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New Berlin-Based Master's Degree Program in Austrian Economics


Hendrik Hagedorn and Stefan Kooths write:

New academic programs in Austrian Economics are not launched every day. Very often, the rigidities and oppositions in the academic system are just too strong. A notable exception, however, is now being implemented at the Business and Information Technology School (BiTS) in Berlin. Established in the year 2000 as Germany’s private “Entrepreneurial University”, the School launches the brand-new Master’s program “Entrepreneurial Economics and Management” (EEM) starting next year.

EEM is the first English-language Master’s program in Europe that combines Austrian Economics with Management Science. The program is open to all candidates holding a Bachelor’s degree and will commence in the summer term 2016. The duration is two years. While the focus is clearly on Austrian Economics, the curriculum offers courses in business science and soft-skills so as to prepare students for careers in the private sector. The underlying idea is that knowledge in Austrian Economics enables businessmen to better judge the environment they operate in, that it makes them independent in their thinking, and thus forms the free-minded entrepreneurial personality that is so much needed in many fields in the private sector, be it in strategy departments, or communication departments, or any of those other fields where critical thinking is an asset.

The program courses in Austrian Economics cover all major aspects of economic thinking both from a subject-oriented as well as a historical perspective. In addition, Mises’ Human Action is read and discussed in full, which creates an interface between these two perspectives. The result is a highly ambitious economics program that is designed to bring students to the frontier of Austrian research. And yet, the program does not only teach the Austrian view. All aspects covered in the coursework are generally approached from various angles. That is, in each single course the competing ideas are contrasted with the Austrian view. Neoclassicism, Marxism, Keynesianism, Behaviorism, etc., the students of this program do not only know these alternatives from hearsay, but are familiar with them, and thus have a double advantage: Through this approach they will better understand the originality of the Austrian School and they are better prepared for the discourse outside their alma mater. In the end of the day, we have to accept that there are not only Austrians out there.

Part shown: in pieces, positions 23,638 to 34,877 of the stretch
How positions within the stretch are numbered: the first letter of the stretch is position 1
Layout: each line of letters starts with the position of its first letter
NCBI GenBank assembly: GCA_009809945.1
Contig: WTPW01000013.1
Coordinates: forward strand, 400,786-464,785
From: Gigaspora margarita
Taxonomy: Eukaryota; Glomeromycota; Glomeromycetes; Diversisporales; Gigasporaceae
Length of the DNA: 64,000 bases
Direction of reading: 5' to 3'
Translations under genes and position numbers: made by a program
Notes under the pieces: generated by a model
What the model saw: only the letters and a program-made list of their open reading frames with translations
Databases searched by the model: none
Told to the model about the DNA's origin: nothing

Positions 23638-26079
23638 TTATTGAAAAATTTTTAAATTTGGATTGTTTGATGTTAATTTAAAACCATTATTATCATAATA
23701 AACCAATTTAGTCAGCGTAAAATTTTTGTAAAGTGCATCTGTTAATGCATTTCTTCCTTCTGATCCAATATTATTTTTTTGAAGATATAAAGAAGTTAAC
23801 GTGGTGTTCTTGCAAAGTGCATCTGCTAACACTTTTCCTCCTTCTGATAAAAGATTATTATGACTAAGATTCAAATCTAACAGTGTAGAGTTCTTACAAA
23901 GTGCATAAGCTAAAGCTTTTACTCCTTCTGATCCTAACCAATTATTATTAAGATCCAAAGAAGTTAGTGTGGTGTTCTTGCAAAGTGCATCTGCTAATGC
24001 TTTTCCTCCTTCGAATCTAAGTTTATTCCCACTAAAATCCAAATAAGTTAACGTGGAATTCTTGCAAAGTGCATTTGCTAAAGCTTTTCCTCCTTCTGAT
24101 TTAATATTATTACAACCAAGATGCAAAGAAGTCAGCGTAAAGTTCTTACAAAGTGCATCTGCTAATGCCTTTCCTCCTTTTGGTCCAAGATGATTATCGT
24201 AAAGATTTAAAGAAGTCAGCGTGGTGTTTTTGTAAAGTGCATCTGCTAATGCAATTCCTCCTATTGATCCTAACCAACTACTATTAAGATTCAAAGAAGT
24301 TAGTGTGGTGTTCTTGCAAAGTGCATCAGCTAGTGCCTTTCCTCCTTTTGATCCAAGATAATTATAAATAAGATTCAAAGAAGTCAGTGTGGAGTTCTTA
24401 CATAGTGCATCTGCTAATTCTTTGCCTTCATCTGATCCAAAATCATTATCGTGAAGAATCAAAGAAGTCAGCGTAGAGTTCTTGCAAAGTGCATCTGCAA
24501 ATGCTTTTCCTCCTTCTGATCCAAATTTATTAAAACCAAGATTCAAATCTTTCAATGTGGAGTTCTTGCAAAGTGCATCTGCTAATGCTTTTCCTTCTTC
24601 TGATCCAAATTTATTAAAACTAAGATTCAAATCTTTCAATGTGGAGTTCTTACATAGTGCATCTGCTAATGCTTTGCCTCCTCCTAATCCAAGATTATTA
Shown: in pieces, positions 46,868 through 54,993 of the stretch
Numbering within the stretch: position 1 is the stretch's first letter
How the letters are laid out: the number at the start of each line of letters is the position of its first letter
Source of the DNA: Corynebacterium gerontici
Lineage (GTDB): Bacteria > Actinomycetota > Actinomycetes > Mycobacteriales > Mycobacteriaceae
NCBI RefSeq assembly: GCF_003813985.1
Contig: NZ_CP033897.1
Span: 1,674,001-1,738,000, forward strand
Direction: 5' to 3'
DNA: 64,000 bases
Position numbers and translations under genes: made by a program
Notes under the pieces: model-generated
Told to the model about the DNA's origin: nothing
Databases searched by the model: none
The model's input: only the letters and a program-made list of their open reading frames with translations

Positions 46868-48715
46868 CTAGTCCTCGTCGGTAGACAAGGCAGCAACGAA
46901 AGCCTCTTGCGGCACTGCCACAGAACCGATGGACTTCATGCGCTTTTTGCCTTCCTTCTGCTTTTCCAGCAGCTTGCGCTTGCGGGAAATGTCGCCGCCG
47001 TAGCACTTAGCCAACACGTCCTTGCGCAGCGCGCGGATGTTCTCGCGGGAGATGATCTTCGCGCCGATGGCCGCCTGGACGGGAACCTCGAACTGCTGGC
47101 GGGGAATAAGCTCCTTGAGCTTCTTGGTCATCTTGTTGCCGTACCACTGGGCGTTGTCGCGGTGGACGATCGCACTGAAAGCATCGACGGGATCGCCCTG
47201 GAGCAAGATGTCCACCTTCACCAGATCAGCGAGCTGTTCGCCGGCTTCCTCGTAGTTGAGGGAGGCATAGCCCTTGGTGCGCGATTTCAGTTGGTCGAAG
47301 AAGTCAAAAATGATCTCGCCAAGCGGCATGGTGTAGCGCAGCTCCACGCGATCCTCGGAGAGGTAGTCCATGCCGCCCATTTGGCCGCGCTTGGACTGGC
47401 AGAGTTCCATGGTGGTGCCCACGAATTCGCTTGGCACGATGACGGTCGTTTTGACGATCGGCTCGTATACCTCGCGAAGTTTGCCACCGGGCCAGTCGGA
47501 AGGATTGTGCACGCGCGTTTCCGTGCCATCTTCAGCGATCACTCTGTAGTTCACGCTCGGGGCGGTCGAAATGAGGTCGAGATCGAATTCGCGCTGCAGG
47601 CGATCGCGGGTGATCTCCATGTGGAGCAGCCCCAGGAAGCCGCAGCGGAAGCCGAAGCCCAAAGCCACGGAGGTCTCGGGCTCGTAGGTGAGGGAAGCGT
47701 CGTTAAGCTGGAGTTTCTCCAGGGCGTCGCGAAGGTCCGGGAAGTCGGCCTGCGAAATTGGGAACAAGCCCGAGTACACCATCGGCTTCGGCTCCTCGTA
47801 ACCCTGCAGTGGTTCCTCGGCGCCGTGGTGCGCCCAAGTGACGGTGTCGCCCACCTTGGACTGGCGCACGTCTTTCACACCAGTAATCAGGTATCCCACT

In summary, the new Master’s program at the Berlin Campus of BiTS provides students with an education in Austrian Economics that is so ambitious that it can clearly lay the groundwork for an academic career. On the other hand, the program also provides skillsets valuable to those entering the private sector after their studies. It is thus an ideal combination for students who want to keep their opportunities open while being genuinely interested in a holistic understanding of society. In addition, the BiTS being located in the heart of Berlin at the heart of Europe offers a vibrant atmosphere, much entrepreneurial spirit, a brisk startup scene, and access to a large network of many likeminded researchers, policy makers and and businessmen. Further information about the program can be found here. The monthly study fee amounts to 899 €, which is approximately 1020 US$. The program is initiated by Dr. Hendrik Hagedorn, a former Mises Summer fellow, and Prof. Dr. Stefan Kooths, head of the Forecasting Center at the Kiel Institute for the World Economy, Germany’s most traditional economic research institute.

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Contact Ryan McMaken

Ryan McMaken (@ryanmcmaken) is executive editor at the Mises Institute. Send him your article submissions for the Mises Wire and Power and Market, but read article guidelines first. Ryan has a bachelor's degree in economics and a master's degree in public policy and international relations from the University of Colorado. He was a housing economist for the State of Colorado. He is the author of Breaking Away: The Case of Secession, Radical Decentralization, and Smaller Polities and Commie Cowboys: The Bourgeoisie and the Nation-State in the Western Genre.

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